In this study, we assessed care for a vulnerable group of patients in the VA health care system. Examining a variety of process-of-care measures, including guideline-based angiography procedures and medication use, we found that patients with and without mental illness were marginally less likely to receive angiography or revascularization, and equally likely to receive medications of known benefit after acute myocardial infarction. Mortality at one year may have been higher, although in contrast with other studies (e.g., Druss, Bradford et al. 2001
), this finding did not reach statistical significance. Advantages of this study include the national sample, the diverse age group, and the availability of both inpatient and outpatient clinical data sources for assessment of mental illness.
In contrast to other studies of those with mental illness, which have reported significantly higher mortality (Druss, Bradford et al. 2001
; Frasure-Smith 1991
; Frasure-Smith, Lesperance, and Talajic 1993
; Felker, Yazel, and Short 1996
; Black 1998
; Tsuang, Perkins, and Simpson 1983
; Penninx et al. 1999
; Wulsin, Vaillant, and Wells 1999
; Barefoot and Schroll 1996
; Barefoot et al. 1996
) and lower rates of use of cardiac procedures (Druss, Bradford et al. 2000
), we found minimal differences in both process and outcomes of care in this VA sample. Since some of these other studies were carried out among older patients, and older patients are less likely than younger patients to receive therapies for acute myocardial infarction (Giugliano et al. 1998
; Gatsonis et al. 1995
; Rosenthal and Fortinsky 1994
), we wondered whether restricting our analyses to patients aged 65 and older would yield findings similar to those of other authors.
In the subset of patients aged 65 and older, adjusted analyses showed that those with mental illness were significantly less likely to undergo coronary angiography in the 90 days after the index acute myocardial infarction event (RR 0.80 [0.70,0.91]). However, conditional upon undergoing coronary angiography within 90 days, there were no differences in those with and without mental illness in use of revascularization in the 90 days following admission (age-adjusted RR 1.07 [0.90, 1.26]). There were also no differences in risk-adjusted 30-day or one-year mortality in the subset of these older patients, nor in use of medical therapies. Findings from these subset analyses suggest that our results are not merely due to the younger age of the VA patient population.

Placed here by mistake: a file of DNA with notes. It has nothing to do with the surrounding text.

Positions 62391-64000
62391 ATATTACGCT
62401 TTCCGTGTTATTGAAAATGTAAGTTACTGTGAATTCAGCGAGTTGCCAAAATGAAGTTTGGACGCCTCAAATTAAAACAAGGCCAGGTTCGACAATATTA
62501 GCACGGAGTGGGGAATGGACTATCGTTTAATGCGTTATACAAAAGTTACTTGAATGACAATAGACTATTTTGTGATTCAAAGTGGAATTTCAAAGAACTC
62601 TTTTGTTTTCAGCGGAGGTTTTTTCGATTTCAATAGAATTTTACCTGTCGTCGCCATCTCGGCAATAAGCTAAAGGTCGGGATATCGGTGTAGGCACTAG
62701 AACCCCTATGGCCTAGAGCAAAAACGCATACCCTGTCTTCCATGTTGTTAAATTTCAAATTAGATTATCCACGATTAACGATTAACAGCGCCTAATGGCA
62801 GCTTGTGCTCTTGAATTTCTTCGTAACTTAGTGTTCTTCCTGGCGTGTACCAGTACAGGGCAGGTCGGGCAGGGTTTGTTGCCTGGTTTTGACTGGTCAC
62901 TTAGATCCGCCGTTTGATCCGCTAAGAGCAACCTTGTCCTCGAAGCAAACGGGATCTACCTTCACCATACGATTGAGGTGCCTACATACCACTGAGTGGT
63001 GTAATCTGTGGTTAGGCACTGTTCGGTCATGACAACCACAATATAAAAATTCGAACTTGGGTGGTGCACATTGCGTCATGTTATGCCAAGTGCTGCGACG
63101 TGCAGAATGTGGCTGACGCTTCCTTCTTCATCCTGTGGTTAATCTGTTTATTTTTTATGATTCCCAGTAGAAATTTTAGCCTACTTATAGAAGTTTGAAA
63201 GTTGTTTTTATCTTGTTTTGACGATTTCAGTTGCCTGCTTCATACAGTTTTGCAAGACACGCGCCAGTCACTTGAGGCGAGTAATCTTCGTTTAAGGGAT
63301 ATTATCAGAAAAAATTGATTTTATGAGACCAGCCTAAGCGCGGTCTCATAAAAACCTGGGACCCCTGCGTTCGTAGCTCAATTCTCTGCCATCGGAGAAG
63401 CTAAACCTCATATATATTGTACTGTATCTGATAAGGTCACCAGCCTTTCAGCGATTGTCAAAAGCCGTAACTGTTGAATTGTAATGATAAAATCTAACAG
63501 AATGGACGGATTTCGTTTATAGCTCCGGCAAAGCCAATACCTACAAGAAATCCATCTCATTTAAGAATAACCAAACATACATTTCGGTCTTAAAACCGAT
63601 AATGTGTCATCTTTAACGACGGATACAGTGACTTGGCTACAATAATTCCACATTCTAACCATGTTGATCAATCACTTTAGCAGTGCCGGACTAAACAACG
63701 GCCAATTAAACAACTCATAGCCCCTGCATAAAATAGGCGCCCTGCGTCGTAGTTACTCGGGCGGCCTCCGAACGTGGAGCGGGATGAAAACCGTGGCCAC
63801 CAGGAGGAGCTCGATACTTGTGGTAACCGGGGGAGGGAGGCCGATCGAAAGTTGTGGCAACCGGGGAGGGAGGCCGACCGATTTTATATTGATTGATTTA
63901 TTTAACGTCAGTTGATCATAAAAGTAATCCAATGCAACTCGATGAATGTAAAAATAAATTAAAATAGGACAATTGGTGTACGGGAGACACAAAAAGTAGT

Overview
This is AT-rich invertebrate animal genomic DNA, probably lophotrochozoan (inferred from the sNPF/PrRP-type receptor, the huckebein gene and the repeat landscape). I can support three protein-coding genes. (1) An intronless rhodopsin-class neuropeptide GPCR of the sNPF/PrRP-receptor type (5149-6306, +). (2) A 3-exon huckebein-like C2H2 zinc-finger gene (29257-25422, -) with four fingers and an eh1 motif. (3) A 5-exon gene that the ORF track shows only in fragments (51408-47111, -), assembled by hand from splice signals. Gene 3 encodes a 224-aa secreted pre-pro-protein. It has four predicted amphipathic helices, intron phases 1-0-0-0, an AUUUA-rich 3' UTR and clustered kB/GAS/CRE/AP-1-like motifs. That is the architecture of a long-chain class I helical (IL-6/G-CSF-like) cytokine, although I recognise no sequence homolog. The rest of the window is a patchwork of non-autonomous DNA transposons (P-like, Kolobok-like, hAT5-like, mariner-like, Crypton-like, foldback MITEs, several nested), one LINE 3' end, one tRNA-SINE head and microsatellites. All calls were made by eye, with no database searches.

Jha et al. (2001)
showed lower mortality for African Americans admitted to the VA health care system for six common medical diagnoses (angina, congestive heart failure, pneumonia, chronic obstructive pulmonary disease, diabetes, and chronic renal failure). We also found smaller mortality differentials but also smaller variation in quality-of-care indicators for patients with mental disorders. The relatively uniform quality of the care delivered in the VA health care system may be an important factor underlying the lack of mortality differences seen in the vulnerable populations treated.
Why might disparities in health care use and mortality for vulnerable patients be attenuated in VA health care settings? In addition to being a system where the delivery of medical care and mental health care is inte-grated by proximity and leadership structure (Druss, Rohrbaugh et al. 2001
), the VA is a national system with a common electronic information system for patient data, and national care and quality monitoring standards (Kizer, Demakis, and Feussner 2000
). In the VA, there is dissemination of information on best practices to practitioners (Feussner, Kizer, and Demakis 2000
), collection and monitoring of data (Daley et al. 1997
), and provision of feedback on performance measures to clinicians (Kizer, Demakis, and Feussner 2000